Hall of Fame display

The Litchfield High School Hall of Fame features a plaque of all past inductees in a display in the commons area at the school's main entrance.

The Litchfield High School Hall of Fame was formed for the purpose of providing current students, staff and community members with the vision of the outstanding legacies of Litchfield High School. These inductees of this hall of fame will serve as role models for current students and offer an opportunity to celebrate the successes of those who have graduated from Litchfield High School.

This year’s four hall of fame inductees include three exceptional educators, one of whom was also an exceptional coach and athlete. Our fourth inductee was a producer and writer for television. They will be honored Nov. 8 during an open house in the high school cafeteria and later during the LHS marching band concert.

The 2019 Hall of fame class of inductees are Philip Besonen, Carole Peterson Wendt, Barbara Langseth, and Ronald Johnson.

PHILIP BESONEN, LHS 1949

Philip Besonen was an educator with a true passion for teaching, and testimonials and awards followed him throughout his career.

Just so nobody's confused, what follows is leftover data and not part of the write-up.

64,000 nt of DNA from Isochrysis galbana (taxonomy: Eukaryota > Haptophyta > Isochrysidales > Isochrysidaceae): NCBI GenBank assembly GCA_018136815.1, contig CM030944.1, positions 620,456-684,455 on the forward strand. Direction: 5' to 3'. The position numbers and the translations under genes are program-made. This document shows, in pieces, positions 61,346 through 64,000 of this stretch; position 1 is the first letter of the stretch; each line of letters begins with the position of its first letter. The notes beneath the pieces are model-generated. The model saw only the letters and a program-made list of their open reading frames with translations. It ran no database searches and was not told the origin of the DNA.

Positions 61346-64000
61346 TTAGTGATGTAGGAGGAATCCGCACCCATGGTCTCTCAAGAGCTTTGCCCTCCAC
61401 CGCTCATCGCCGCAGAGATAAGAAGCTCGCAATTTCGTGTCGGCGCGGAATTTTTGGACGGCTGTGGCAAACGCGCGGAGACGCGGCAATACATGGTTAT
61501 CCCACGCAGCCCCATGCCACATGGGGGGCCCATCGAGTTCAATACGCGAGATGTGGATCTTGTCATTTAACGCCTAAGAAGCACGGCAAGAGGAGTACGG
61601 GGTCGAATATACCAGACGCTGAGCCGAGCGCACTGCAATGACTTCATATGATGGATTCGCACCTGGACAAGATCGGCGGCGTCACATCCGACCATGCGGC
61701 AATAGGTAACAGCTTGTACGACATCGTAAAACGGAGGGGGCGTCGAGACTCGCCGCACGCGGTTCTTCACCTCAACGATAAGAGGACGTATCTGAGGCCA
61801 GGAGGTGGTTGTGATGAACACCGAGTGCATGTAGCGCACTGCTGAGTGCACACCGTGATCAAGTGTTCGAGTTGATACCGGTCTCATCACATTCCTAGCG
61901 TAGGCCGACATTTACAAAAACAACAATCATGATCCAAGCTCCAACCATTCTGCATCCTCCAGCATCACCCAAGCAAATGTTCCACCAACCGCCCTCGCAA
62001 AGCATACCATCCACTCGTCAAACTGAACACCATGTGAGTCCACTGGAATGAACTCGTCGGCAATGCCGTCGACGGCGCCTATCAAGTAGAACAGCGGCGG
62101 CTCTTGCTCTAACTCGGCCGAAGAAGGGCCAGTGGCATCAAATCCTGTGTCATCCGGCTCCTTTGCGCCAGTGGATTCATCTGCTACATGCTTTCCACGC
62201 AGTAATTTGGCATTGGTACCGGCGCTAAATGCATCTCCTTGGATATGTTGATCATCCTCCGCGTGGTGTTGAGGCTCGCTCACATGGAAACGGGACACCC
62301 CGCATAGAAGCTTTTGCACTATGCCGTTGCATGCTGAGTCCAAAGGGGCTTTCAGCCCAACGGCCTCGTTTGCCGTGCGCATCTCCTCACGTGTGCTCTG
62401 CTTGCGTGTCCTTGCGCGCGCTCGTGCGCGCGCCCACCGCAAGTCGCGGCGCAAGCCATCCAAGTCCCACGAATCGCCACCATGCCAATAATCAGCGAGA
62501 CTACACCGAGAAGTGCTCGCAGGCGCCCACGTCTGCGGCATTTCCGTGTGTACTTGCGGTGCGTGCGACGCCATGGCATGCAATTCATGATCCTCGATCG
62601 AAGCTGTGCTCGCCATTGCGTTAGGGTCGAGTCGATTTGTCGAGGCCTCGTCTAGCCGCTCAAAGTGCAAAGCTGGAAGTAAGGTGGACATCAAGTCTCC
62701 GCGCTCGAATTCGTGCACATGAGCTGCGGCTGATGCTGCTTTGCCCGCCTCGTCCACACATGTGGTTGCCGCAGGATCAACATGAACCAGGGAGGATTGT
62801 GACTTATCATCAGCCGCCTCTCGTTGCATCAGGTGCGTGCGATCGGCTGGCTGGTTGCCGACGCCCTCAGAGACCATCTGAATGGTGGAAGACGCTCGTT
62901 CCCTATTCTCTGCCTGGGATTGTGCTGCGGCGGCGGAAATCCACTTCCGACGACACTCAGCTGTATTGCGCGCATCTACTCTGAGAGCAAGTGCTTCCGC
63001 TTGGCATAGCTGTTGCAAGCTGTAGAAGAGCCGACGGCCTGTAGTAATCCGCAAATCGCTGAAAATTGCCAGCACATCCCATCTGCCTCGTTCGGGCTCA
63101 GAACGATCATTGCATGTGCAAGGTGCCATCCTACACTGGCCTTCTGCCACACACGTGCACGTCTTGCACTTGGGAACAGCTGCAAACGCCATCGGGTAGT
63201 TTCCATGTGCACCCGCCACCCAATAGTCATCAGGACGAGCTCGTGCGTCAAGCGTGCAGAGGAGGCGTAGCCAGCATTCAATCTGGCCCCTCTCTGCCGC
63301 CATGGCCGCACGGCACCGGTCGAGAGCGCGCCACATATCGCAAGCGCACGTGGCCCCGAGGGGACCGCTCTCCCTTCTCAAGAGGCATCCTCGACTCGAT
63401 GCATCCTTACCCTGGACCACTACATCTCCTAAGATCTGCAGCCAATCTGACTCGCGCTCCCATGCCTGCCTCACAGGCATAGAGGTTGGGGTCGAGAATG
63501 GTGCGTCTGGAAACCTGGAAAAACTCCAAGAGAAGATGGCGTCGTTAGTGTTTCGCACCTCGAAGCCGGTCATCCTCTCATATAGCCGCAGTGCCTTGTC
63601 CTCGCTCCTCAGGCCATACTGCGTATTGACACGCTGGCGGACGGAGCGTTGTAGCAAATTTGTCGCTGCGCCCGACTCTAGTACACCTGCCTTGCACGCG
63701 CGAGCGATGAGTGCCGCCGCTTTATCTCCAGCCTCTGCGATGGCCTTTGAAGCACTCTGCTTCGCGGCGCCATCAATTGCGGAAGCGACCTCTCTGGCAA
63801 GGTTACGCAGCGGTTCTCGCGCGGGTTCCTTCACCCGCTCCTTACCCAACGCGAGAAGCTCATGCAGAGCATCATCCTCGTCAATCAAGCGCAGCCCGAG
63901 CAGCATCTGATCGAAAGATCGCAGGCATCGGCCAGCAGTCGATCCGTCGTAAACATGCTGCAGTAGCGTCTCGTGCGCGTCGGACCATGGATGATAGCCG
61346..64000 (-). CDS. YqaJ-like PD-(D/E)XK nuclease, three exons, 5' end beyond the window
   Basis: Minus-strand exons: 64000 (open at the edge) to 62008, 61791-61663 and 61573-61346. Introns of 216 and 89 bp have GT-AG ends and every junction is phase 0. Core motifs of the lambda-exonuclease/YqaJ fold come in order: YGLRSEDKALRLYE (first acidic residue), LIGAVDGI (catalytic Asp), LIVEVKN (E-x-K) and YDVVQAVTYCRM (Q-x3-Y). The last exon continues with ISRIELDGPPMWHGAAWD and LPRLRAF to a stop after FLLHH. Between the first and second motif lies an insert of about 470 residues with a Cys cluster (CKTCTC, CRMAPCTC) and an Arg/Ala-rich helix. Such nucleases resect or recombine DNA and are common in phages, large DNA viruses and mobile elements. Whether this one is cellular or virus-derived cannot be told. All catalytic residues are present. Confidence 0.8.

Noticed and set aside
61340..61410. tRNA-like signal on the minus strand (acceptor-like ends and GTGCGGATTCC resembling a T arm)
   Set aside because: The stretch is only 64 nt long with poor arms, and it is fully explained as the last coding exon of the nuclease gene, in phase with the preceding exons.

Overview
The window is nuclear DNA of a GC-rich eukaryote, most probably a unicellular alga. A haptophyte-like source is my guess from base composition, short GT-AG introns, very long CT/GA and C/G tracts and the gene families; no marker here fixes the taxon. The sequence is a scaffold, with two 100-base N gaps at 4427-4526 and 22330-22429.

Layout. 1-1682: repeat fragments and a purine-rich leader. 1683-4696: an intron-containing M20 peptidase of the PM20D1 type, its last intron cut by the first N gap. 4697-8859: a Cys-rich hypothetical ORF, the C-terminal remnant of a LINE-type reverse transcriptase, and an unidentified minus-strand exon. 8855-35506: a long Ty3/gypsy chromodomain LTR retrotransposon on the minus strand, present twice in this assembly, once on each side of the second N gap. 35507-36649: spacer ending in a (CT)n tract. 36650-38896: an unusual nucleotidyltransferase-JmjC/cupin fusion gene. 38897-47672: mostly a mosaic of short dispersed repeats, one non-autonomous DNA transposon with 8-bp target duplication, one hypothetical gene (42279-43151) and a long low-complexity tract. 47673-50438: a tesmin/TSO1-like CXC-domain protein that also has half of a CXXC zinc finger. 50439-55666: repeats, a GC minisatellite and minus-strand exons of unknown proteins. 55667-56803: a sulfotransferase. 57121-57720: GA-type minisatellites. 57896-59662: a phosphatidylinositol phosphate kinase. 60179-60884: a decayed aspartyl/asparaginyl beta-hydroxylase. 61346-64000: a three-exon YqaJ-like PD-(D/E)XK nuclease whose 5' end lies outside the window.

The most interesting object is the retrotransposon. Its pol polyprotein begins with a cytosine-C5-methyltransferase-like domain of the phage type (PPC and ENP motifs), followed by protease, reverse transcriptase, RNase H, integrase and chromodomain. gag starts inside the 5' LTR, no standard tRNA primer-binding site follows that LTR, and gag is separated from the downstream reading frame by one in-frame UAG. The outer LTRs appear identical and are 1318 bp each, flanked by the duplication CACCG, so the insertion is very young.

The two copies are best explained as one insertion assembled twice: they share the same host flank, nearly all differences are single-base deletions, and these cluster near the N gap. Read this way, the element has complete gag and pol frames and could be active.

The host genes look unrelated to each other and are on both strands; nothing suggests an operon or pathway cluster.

His daughter writes that in high school he “studied hard and was an avid reader. He went to work at a hardware store in Litchfield when he was 14, eventually saving enough money to go to college at the University of Minnesota.” At the University, he earned both his bachelor’s and master’s degrees in social studies education.

Besonen’s teaching experience began in Minnesota high schools where he taught American history, first at Brooten, then St. Louis Park, where he served as president of the Park Association of Teachers.

He continued his studies at Dartmouth College, Southern Illinois University, the State University of New York at Stony Brook, and Brigham Young in Provo, Utah, where he earned his Doctorate in Education.